Two-thirds of the attendees polled at a recent innovation summit by The Economist agreed on one thing: health care is the sector that will benefit most from artificial intelligence or artificial intelligence (AI) technologies.
In health care, which is in the midst of an industry transformation and a digitalization of key aspects of patient engagement and care management, the role of data, analytics and AI are central to the organizational mission. However, it is easy to get caught up in one aspect or another when extolling (or decrying) the role of AI, while ignoring the near-term potential as well as the limitations of the technology.
How can AI play a role in health care today? In the words of S. Somasegar, a venture capitalist, there are three ways in which AI can impact a business today. Upwards, meaning that AI can take on intelligent capabilities that enable a higher level of interaction with humans; downwards, implying an ability to reduce costs; and outwards, which is to take AI to the edges of our computing infrastructure.
Voice recognition and natural language processing (NLP) technologies help us move up in health care by enabling remote-monitoring and home health care through a “natural” interface with humans. In the health care enterprise, NLP technologies can “read” complex medical literature and provide doctors and clinicians with intelligent choices for diagnosis and treatment options.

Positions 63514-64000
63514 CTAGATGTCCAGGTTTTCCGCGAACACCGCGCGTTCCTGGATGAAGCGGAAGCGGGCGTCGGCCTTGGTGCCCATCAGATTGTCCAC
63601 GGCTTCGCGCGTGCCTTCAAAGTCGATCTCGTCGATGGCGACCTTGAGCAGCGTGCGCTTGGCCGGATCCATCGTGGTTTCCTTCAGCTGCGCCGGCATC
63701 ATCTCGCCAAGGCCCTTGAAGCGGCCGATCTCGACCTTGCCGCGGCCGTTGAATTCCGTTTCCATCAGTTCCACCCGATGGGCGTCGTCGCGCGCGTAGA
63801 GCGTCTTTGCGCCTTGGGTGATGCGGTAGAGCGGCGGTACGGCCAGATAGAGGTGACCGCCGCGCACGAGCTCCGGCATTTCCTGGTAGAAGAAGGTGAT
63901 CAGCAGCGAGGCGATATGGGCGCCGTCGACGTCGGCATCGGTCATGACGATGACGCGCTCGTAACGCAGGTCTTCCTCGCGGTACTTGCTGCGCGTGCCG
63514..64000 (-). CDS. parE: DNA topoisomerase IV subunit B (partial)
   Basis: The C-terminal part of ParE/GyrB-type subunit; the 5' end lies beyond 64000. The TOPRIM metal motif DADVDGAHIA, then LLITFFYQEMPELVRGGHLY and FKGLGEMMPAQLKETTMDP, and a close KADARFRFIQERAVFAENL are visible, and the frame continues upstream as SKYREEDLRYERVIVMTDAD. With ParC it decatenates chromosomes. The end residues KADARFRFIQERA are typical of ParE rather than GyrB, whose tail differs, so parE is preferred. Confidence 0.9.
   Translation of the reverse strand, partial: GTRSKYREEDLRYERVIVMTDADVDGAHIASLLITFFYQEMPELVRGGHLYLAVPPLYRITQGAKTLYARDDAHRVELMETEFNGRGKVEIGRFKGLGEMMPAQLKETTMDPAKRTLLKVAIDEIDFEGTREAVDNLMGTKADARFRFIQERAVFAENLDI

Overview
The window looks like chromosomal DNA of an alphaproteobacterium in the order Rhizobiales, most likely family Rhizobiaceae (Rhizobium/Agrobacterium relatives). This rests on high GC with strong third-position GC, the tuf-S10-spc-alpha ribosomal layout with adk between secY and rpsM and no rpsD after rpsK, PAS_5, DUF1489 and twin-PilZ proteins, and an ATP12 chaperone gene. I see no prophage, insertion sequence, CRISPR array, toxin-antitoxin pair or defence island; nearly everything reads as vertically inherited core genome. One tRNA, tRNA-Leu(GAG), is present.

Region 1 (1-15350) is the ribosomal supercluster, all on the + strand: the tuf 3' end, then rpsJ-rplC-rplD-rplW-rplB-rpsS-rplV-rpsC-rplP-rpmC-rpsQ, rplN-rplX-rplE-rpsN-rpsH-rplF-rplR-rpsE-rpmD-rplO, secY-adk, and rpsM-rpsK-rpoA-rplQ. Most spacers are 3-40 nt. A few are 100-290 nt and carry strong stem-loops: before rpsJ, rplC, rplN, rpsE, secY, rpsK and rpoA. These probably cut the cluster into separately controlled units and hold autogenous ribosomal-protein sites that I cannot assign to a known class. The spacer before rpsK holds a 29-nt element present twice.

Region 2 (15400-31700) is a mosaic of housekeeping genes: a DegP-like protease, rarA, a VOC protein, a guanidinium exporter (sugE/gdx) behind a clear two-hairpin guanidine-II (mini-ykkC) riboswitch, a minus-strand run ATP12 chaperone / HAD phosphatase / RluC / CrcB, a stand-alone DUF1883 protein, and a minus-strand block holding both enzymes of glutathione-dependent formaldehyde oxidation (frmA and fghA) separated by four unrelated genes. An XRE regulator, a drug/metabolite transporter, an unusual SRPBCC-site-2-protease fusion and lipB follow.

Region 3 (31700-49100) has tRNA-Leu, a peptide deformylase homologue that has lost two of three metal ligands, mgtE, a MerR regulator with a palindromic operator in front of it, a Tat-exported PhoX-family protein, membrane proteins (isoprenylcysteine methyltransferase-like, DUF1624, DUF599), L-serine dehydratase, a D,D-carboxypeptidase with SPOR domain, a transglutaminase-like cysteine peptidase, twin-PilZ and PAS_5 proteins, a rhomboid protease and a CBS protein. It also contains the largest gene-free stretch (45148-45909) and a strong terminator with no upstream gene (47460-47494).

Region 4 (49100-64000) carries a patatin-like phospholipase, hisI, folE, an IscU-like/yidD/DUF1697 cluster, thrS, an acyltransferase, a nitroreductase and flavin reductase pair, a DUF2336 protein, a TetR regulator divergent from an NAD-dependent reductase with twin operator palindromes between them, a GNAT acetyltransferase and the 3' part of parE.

With the emergence of cheap computing and storage infrastructure, AI technologies help manage vast arrays of servers and networking equipment, detecting and remediating the most common problems without human intervention. “Purpose-built” hardware with inbuilt AI capabilities are becoming the norm in high-volume and time-sensitive operations that require running machine-learning algorithms on large data sets and doing it at low costs.
The notion of edge computing, a paradigm that takes analytics and AI to the edges of a computing infrastructure, has lately become important in the context of the Internet of Things (IoT) and smart devices. In health care, the proliferation of intelligent devices, in and out of hospital settings, has created many new opportunities. Tom Bianculli, Chief Technology Officer of Zebra Technologies, a firm that provides a mobile devices, scanners and RFID-enabled tags used in hospital environments, talks about “digital diaries” that can log every minute and every second of a device’s operation in the context of patient care. Using a network of tags and near-field communication equipment, Bianculli is now able to track a mobile device in a caregiver’s hands as she makes her way through a hospital floor, recording and analyzing everything from her precise location to her pace of walking to the direction in which she is headed with the device. Extending it to outpatient or even home health care, the deployment of intelligent devices that can analyze data at the “end point” and sending it back to a back-end system can save lives by reducing the time involved in alerting caregivers to medical emergencies. […]